Please use this identifier to cite or link to this item: http://hdl.handle.net/2440/79643
Type: Thesis
Title: Investigation of the use of oats in annual medic pastures.
Author: Roberts, Grant Neville
Issue Date: 2004
School/Discipline: School of Earth and Environmental Sciences
Abstract: The removal of volunteer annual grasses from annual medic pastures can dramatically improve the following cereal crops by providing important cereal root disease breaks, improved biological nitrogen fixation and reduced grass weed competition in medic-cereal rotations. Early removal of these volunteer grasses has the disadvantage of creating a winter feed shortage due to low medic productivity. A comparison of adding cereal root disease resistant oats to medic based pastures with the effects of either early removal or retention of volunteer grasses was conducted. Adding oats increased total pasture production and improved early dry matter production, so that sheep were introduced 21 days earlier than the grass-free medic pasture and 11 days earlier than the grass+medic pasture type. Final sheep liveweight gain was similar between all pasture types (128g/sheep/day) suggesting compensatory growth in spring was occurring, particularly on the grass-free medic pasture type. Wheat yield and quality were directly related to the previous pasture type, with significant reductions after grass+medic and oat+grass+medic pasture types (average both pasture types 53% less) due to take-all disease, grass weed competition and reduced available N. Improving the low productivity of medic when grown in grass mixtures was the focus of additional experimentation. Establishment in autumn (20/10°C day/night) simulated temperatures compared to winter (15/8°C day/night) improved the productivity and competitevness of medic in both monocultures and mixtures, particularly after defoliation and a period of regrowth (66% increase in medic dry matter in medicl2:2 oats mixture). Total season dry matter production was always greater in medic/oat mixtures than monocultures with sowing ratios that strongly favour increased medic density (> medic 3:1 oat) maximising medic production in mixtures. Delaying defoliation and high medic populations were the most successful management methods to maximise medic production in medic/oat mixtures. Delayed sowing of low density oats into established medic stands reduced seedling competition but provided little gain to early pasture productivity. This relationship did not alter with stocking rate. Appraisal of the Australian Medicago Genetic Resource Centres collection of medics and a limited number of CSIRO plant industries Rhizobium meliloti strains failed to find accession x rhizobium combinations better than the current commercial cultivar Paraggio for medic/oat mixtures. The capacity to improve the competitvness of the medic component in medic/oat mixtures was found to be limited as was the usefulness of this mixture to medic-cereal rotations.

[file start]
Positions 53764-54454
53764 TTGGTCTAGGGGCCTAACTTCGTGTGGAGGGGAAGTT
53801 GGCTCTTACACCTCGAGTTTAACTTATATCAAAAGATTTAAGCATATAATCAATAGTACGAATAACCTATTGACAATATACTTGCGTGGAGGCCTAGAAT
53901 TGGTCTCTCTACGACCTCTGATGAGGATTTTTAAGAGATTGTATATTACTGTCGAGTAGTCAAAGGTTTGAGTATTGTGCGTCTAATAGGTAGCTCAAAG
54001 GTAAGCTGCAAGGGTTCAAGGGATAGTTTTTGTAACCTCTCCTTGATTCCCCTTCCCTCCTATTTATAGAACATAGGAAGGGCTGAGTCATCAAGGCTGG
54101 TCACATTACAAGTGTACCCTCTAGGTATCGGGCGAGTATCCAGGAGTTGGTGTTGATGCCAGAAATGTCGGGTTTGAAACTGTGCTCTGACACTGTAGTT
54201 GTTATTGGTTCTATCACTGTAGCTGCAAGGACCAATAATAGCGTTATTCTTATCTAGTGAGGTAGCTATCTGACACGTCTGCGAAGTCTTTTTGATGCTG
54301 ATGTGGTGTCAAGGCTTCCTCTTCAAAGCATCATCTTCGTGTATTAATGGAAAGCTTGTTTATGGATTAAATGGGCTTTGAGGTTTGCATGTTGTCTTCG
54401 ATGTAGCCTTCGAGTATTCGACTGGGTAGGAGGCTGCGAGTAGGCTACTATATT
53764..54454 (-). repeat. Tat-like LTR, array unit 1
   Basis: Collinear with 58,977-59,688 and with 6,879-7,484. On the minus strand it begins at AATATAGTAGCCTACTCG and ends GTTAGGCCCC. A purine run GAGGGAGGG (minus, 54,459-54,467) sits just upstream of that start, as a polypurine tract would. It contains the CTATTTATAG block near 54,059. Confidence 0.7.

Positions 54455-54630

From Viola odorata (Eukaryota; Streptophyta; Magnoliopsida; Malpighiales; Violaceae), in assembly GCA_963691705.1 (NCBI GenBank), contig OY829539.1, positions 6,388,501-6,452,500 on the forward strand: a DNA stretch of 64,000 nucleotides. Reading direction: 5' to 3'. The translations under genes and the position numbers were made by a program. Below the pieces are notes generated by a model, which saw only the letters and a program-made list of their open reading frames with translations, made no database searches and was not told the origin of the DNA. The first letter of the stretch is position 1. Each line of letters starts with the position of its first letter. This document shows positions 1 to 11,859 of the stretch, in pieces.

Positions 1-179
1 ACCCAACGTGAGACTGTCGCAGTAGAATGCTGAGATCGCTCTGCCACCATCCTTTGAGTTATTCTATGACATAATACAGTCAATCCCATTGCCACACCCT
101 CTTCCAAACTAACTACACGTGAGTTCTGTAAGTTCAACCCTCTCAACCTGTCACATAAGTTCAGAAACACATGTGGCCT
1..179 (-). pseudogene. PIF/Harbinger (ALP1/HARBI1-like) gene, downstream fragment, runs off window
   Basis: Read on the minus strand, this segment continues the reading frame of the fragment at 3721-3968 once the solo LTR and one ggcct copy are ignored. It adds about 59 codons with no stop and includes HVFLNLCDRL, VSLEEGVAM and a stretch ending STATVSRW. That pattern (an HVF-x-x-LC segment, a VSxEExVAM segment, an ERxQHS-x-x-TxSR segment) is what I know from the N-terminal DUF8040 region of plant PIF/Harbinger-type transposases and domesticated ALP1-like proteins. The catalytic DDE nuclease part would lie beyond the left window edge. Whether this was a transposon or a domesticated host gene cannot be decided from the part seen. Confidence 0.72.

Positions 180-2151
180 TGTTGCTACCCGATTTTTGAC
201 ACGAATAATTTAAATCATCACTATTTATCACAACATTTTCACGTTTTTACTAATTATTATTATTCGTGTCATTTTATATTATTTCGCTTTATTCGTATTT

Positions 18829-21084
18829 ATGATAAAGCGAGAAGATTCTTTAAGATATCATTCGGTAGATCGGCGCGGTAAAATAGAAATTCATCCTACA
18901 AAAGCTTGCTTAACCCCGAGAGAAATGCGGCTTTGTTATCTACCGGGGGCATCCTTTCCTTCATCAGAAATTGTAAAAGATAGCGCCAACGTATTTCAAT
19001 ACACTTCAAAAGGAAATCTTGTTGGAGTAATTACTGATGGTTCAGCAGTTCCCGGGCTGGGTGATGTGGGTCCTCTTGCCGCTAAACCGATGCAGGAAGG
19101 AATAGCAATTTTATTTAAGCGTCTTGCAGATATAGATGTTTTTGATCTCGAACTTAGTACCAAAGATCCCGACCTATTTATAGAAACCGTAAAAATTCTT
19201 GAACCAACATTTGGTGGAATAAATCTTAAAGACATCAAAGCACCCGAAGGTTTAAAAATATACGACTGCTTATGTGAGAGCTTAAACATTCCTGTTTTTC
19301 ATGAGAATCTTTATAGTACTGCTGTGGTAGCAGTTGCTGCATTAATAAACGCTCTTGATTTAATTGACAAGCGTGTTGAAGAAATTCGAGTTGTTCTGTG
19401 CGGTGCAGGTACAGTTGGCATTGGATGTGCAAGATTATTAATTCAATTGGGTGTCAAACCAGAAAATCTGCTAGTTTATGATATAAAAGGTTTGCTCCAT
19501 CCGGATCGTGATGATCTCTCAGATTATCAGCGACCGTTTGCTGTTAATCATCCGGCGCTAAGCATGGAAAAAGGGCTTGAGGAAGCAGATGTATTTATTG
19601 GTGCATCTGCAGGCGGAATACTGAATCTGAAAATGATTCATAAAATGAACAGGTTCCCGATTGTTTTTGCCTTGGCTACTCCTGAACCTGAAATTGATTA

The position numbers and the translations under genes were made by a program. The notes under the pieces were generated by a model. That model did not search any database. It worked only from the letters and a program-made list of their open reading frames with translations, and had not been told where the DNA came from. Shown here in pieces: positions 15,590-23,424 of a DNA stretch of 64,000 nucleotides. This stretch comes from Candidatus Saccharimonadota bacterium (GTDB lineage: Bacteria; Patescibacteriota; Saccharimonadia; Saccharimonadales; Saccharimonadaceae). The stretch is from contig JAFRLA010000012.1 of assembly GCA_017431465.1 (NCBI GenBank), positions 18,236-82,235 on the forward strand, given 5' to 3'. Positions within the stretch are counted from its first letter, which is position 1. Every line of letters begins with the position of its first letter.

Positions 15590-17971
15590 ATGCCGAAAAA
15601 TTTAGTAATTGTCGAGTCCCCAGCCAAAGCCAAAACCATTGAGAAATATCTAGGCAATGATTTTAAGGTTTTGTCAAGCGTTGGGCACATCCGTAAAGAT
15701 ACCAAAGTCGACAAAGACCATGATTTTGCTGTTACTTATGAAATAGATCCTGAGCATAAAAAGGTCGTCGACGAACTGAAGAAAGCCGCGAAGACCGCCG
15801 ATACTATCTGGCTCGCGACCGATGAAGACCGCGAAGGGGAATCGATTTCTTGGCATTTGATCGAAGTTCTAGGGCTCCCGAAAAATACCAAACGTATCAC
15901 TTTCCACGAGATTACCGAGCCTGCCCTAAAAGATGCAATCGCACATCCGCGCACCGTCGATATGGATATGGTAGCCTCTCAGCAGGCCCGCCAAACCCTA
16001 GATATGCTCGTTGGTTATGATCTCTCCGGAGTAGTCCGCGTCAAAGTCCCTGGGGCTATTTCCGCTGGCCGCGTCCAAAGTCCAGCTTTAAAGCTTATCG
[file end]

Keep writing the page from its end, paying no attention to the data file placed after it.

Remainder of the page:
Advisor: Tow, P.G.
Carter, E.D.
Dissertation Note: Thesis (Ph.D.) -- University of Adelaide, School of Earth and Environmental Sciences, 2004
Keywords: oats; annual; grasses; medic; medic-cereal
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